Friday, 14 September 2018

Looking Good, UNB!

After writing stories about the demise of the University of North Dakota women's hockey program and the merging of the Vanke Rays and Kunlun Red Star teams, it actually feels great to write about a Canadian school adding a women's hockey program to make the sport stronger for women everywhere. The above women from the University of New Brunswick are wearing their brand-new uniforms for this season after the program was resurrected after a cost-cutting move some ten years ago. In fact, it took a former player's challenge through the New Brunswick Human Rights Commission to get the team back, but now that they're within weeks of their first official game, the Varsity Reds are back! And the ladies look good in the black-and-red, even if I believe there should be stripes on the socks. Nonetheless, these ladies open their pre-season schedule tomorrow, so uniforms were definitely needed this week!

Sarah Hilworth will guide the Varsity Reds this season as head coach. The former University of Alberta Panda won a CIS National Championship in 2010 before joining the Pandas as an assistant coach, and had moved onto Olds College in Alberta where she helped launched their women's hockey program in the ACAC. From what Hilworth has experienced in the year of getting to this stage, it sounds like it's been nothing but positive from the get-go.

"The university has shown a lot of positivity in terms of what they are giving us as a program," Hilworth told AUS' Monty Mosher. "It shows they are dedicated. The administration that was there during those past decisions are all gone. It's a new administration that has our back 100 per cent. They are making sure we understand that as a team. I've had nothing but a positive experience and that's really good. Everybody at the university, and in the community, are genuinely excited for this program being back. They see it as an integral part of our community in terms of building positive role models for females in the greater Fredericton area."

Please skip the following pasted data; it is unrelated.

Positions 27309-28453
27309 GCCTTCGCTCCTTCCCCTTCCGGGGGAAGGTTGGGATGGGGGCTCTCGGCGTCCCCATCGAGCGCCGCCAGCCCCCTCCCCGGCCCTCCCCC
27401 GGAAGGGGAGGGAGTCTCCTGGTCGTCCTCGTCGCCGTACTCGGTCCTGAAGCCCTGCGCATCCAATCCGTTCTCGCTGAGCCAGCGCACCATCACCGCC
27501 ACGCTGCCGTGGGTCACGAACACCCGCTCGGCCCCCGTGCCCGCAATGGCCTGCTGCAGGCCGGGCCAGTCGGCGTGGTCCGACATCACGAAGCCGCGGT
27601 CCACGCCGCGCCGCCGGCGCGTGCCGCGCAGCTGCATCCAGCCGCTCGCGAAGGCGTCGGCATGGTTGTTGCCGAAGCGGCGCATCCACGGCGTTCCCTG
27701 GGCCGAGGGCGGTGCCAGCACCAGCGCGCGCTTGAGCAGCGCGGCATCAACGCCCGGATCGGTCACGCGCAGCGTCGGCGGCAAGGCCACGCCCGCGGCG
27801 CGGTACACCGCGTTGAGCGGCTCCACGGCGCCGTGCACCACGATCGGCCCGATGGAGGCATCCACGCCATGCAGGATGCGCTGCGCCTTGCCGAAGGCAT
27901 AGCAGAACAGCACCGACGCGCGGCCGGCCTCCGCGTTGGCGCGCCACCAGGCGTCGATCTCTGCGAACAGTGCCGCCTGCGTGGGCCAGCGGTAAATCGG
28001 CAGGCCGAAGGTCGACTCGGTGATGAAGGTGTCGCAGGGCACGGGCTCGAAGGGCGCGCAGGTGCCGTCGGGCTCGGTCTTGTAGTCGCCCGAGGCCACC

Hilworth may have already snagged a team MVP when she recruited Kendra Woodland last season who played on Canada's U18 team for the 2018 world championships in Russia. Woodland was supposed to attend the University of North Dakota, but those plans were dashed when UND slashed that program from existence in the budgetary shortfall. Woodland suited up with the midget tier 1 Thompson Zone Blazers boys' team last season, and she may be able to use that experience in a highly-competitive AUS conference.

"Kendra is an exceptional student-athlete who brings high-end talent to UNB," Hilworth stated to Kamloops This Week. "We're very excited that a player of Kendra's calibre has chosen to stay in Canada to continue to develop her skills as a goalie and to show her commitment to grow our league as a competitive choice for highly touted recruits in Canada."